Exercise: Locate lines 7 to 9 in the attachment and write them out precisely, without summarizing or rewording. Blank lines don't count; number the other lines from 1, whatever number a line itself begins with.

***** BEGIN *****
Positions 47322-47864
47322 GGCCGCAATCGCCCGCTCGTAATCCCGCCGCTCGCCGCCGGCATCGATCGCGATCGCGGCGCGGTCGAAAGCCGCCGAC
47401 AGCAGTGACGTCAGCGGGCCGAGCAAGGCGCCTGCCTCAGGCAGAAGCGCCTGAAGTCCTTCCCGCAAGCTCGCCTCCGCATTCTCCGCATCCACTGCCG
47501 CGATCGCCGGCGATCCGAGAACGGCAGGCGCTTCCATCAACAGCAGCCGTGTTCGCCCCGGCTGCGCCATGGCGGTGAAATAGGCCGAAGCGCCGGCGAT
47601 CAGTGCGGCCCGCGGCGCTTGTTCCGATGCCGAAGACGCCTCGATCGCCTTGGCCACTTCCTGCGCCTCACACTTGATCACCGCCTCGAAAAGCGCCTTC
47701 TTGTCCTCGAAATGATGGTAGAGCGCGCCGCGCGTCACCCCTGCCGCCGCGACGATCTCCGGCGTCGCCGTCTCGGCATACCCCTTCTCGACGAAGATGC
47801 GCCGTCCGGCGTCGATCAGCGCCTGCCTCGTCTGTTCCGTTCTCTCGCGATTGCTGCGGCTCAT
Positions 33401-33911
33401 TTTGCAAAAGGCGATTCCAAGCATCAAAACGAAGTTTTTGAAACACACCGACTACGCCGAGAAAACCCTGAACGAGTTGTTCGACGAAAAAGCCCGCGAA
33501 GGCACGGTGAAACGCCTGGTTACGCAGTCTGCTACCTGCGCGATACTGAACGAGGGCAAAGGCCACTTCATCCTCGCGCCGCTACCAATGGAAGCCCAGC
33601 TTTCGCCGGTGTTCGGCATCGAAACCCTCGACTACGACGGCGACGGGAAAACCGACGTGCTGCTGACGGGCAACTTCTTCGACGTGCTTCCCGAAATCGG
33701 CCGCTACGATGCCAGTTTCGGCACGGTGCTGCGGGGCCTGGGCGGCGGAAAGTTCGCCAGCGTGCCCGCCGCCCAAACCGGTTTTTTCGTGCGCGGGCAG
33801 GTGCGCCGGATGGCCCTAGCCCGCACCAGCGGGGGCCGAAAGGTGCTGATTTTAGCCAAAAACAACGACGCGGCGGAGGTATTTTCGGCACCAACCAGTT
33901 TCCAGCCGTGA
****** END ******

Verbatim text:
47801 GCCGTCCGGCGTCGATCAGCGCCTGCCTCGTCTGTTCCGTTCTCTCGCGATTGCTGCGGCTCAT
Positions 33401-33911
33401 TTTGCAAAAGGCGATTCCAAGCATCAAAACGAAGTTTTTGAAACACACCGACTACGCCGAGAAAACCCTGAACGAGTTGTTCGACGAAAAAGCCCGCGAA